Book by Katie Burke
Reviewed by John O’Grady
All of us are neck-deep, nearly drowning, in the volume of daily messaging. Yet, the internet must think we want more, pumping out a vast sea of digital content faster than we can navigate.
That’s why it’s so refreshing to close the lid on the laptop. But it shouldn’t take a pandemic—I’m pleased to report that, for me, it did not—to switch it up entirely. I reached for the newly published paperback, “Urban Playground: What Kids Say About Living in San Francisco,” written by family law colleague Katie Burke.
And so, for a little while, I escaped into the land that little ones inhabit. Have you ever wondered what it’s like to be a kid in San Francisco? How distinctly refreshing it is to see the city all around us through fifty sweet and curious pairs of eyes belonging to children ages five to nine who have nothing to sell us.
You’ll meet J.P, aged nine, from Visitacion Valley, who thinks all orange-colored foods (except carrots) are terrific, and the same goes for the Golden State Warriors and the Golden Gate Bridge. And there’s Alex, who’s five, and can walk from home in NoPa to Golden Gate Park to examine insects…when he’s not too busy exploring Japantown. Seven-year-old Kimaya loves the library; she can speak Spanish and English and navigates the city in a wheelchair, always on the lookout for ice cream.
Intrigued by the book’s preface, I caught up with Katie Burke to ask a few questions from her perspective as the author.
Q: Why did you write the book?
I’ve been a writer since 2004, almost as long as I’ve been a lawyer. Throughout my writing career, I’ve written a lot about San Francisco and its real-life characters, all non-fiction. (You can’t make this stuff up, as they say!) A few years ago, I started writing to and for kids, starting with my six nieces and two nephews. In February 2017, my mom told me she had an idea for my upcoming birthday, which was that she would buy a subscription to StoryWorth so that I could write weekly stories for my nieces and nephews. Only my mom could put me to work and call it a birthday present!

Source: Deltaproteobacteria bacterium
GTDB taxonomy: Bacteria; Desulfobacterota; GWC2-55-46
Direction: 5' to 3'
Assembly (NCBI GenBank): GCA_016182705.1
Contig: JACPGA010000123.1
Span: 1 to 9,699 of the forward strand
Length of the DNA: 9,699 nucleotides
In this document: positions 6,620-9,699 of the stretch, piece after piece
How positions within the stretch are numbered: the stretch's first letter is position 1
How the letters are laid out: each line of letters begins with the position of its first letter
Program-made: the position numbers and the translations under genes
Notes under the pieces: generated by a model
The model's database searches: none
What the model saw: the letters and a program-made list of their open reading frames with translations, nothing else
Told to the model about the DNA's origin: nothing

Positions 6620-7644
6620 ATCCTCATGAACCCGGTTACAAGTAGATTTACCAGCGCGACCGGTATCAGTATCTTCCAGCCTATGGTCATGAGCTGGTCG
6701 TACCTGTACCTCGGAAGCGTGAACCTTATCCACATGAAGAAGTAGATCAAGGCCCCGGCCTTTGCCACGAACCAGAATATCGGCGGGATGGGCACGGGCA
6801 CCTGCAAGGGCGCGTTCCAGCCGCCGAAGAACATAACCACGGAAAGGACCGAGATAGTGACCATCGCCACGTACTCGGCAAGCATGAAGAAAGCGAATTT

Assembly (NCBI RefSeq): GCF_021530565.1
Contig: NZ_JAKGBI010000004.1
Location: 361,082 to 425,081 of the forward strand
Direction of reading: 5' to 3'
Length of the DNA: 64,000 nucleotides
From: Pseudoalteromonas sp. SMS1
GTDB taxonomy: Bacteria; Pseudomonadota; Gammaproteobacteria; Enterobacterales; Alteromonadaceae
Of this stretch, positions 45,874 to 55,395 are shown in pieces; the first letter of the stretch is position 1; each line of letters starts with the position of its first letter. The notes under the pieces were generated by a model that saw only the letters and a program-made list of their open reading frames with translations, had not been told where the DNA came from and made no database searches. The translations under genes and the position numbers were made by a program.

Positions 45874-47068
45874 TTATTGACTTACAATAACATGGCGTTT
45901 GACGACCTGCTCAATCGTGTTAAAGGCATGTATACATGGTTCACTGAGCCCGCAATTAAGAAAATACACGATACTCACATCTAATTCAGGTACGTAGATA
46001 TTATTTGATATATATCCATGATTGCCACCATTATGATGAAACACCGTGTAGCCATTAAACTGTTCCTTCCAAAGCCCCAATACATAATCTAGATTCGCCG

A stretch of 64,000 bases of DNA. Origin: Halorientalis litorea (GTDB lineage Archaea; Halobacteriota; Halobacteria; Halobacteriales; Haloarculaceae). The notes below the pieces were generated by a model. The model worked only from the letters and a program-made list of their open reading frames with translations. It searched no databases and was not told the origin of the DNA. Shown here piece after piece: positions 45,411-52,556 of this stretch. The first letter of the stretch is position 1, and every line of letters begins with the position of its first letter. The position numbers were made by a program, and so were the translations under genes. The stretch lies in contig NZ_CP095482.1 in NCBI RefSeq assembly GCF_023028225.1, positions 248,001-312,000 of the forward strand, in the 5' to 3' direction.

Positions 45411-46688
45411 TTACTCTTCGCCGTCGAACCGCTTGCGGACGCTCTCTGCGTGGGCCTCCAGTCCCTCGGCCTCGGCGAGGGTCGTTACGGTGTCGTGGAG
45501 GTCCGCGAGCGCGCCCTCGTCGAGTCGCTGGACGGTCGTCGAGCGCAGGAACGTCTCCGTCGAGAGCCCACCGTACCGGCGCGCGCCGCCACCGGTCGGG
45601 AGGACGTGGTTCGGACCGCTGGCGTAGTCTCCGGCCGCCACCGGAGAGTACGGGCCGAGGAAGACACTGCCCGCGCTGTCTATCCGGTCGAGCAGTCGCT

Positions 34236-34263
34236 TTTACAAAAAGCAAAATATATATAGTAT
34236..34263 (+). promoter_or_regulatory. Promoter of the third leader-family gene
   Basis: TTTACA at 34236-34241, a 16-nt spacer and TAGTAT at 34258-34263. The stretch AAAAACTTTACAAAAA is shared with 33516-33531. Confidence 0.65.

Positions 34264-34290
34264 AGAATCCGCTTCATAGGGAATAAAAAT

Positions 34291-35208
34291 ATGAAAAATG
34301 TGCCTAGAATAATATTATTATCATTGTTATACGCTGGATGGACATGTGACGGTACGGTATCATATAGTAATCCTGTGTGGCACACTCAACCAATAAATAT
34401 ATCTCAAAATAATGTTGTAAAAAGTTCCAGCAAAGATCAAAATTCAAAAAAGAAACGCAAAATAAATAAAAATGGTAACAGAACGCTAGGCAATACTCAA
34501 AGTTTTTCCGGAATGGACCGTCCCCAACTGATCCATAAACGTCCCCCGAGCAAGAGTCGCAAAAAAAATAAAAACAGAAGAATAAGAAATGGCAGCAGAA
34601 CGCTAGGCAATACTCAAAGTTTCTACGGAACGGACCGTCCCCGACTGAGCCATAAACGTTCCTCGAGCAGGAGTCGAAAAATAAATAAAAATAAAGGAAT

But since I am a writer and I love my little nieces and nephews, I immediately said yes and spent the next year writing stories, all of which StoryWorth packaged into a beautiful three-volume set of books at the end of one year. Two years ago, I began writing a monthly column for The Noe Valley Voice with a feature story on a different child or set of siblings living in Noe Valley. Then I met my book publisher, who suggested I interview fifty San Francisco kids about growing up in the city and turn it into a book.
Q: What did you learn in writing it?
I already knew this, so it’s more a reinforced belief than a lesson, but so important to emphasize: All kids thrive on attention and our curiosity about them. Almost every child I interviewed asked me, “I’m going to be in a BOOK?” They felt so privileged to have their voices heard and validated in print. And I felt so honored to spotlight their lives and perspectives.
Q: What was your biggest surprise?
My biggest surprise was the surprise of many interviewees’ parents. For each interview, I left it to the child and their parent(s) whether to have the parent(s) listen in. Many parents who opted to attend were so enchanted with and amused by their children’s stories. A few told me afterward, “I had no idea about that” or “I knew about that but didn’t realize my kid was still thinking about it.”
I felt happy to foster conversational threads between these kids and their parents. That was my purpose in writing the book. That’s why I wrote five discussion questions after each profile, based on that child’s unique life circumstances, so kids and their significant adults can learn more about each other as they read the book together.
Dedicated to the children of San Francisco, “Urban Playground: What Kids Say About Living in San Francisco,” by Katie Burke, is available through your local independent bookseller or on Amazon. By the way, all the children interviewed between the summer of 2018 and the summer of 2019 have one more thing in common…they got older.
John O’Grady leads a full-service estate and trust law firm in San Francisco. His practice includes estate planning & administration, probate, and trust litigation.